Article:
Tags: Kenny | stocks | risk | S&P 500

Knight Capital’s Kenny: Money Is Flowing into Riskier Growth Stocks

Monday, 29 Apr 2013 11:29 AM

By John Morgan

Company guidance during the current earnings season is sparking a tumultuous rotation of money from big, safe stocks into riskier names, according to Peter Kenny, managing director at Knight Capital.

Guidance is a bit confusing at some levels, he noted, particularly with some negative economic trends such as a drop in durable goods order, flat business investment and continued Eurozone weakness.

“We’ve seen the trading off of the earnings very dramatically volatile,” Kenny told Yahoo. “It’s led to a lot of volatility in the overall market.”

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Kenny said the “lumpy and uneven” quarterly results has created a lack of market harmony, but has also uncovered some sectors that were previously neglected.

"Earnings and guidance are helping that rotation out of the defensives and into the more risk-oriented or growth-oriented or alpha-oriented issues, and away from the Dow 30 and into the S&P 500," he said.

Kenny said both small-cap and mid-cap stocks are beating the Dow Jones Industrial Average at the moment.

A broader lineup of benchmarks, including the Dow Utilities, Dow Transports and Nasdaq 100, as well as biotech, bank, semiconductor, builders and gold indexes have all outperformed the Dow Industrials recently, according to Yahoo.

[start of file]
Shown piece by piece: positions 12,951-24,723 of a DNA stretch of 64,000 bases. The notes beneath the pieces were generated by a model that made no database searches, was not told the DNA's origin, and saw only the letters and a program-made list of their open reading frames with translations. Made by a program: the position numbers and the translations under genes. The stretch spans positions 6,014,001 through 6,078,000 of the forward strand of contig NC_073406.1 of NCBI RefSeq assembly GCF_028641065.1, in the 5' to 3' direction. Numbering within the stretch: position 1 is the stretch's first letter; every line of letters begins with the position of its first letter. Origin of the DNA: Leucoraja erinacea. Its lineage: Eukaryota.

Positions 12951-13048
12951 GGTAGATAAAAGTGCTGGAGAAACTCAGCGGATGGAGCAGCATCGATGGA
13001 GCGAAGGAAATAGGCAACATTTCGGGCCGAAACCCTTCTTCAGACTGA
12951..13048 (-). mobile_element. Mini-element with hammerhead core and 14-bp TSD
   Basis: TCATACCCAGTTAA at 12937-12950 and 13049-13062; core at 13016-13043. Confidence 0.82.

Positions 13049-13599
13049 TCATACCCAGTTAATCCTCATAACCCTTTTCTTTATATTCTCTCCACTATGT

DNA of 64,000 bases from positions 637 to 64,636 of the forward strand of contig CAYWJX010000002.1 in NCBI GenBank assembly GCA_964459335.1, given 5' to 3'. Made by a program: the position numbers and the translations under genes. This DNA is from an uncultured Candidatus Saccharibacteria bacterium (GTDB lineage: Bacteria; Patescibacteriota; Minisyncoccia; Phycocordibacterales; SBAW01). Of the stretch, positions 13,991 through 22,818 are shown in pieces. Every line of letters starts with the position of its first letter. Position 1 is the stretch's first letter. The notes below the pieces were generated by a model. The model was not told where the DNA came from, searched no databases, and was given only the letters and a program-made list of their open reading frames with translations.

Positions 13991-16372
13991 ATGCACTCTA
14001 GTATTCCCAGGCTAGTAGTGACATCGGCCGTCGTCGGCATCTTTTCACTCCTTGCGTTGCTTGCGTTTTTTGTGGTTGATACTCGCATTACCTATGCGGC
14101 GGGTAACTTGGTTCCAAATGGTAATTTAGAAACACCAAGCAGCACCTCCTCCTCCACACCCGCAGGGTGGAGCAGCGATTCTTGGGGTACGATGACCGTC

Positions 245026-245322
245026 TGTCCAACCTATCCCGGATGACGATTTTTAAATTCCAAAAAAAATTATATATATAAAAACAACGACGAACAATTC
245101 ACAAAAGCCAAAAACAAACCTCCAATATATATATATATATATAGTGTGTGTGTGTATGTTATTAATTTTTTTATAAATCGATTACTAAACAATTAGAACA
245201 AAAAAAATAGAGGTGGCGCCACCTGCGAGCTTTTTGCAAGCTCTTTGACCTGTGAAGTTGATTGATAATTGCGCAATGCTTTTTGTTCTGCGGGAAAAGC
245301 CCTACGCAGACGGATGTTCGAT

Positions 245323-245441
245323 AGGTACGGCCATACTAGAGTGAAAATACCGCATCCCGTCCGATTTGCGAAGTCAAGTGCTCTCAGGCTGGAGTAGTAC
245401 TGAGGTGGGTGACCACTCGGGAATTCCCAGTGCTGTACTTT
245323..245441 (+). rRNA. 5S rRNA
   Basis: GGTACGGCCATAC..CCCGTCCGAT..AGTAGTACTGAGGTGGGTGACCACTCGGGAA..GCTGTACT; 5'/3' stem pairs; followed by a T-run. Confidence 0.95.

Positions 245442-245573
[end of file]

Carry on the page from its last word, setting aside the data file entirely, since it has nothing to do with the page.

During the current earnings period, investors have witnessed more companies lowering their profit outlook for the rest of 2013, USA Today reported.

Scott Freeze, president of Street One Financial, told USA Today he believes the stock market is "slowly melting up on basically nothing."

"Some of the earnings were OK, but it's more just stimulus, stimulus, stimulus," Freeze said. "As long as the world wants to print [money] … the fears of a global slowdown are going to be muted."

Joe Heider, principal at Rehmann Group, was of the opinion stocks are up by default because investors cannot think of a viable investment alternative.

"You can leave it in cash and make nothing on it," Heider told USA Today. "You can put it in bonds and earn nothing."

Approximately 50 percent of the S&P 500 companies have reported results so far, with 69 percent of firms beating expectations and 20 percent missing them, according to Thomson Reuters data cited by CNBC.

If all remaining companies report earnings in line with estimates, earnings will be 3.8 percent higher than in 2012’s first quarter, CNBC said.

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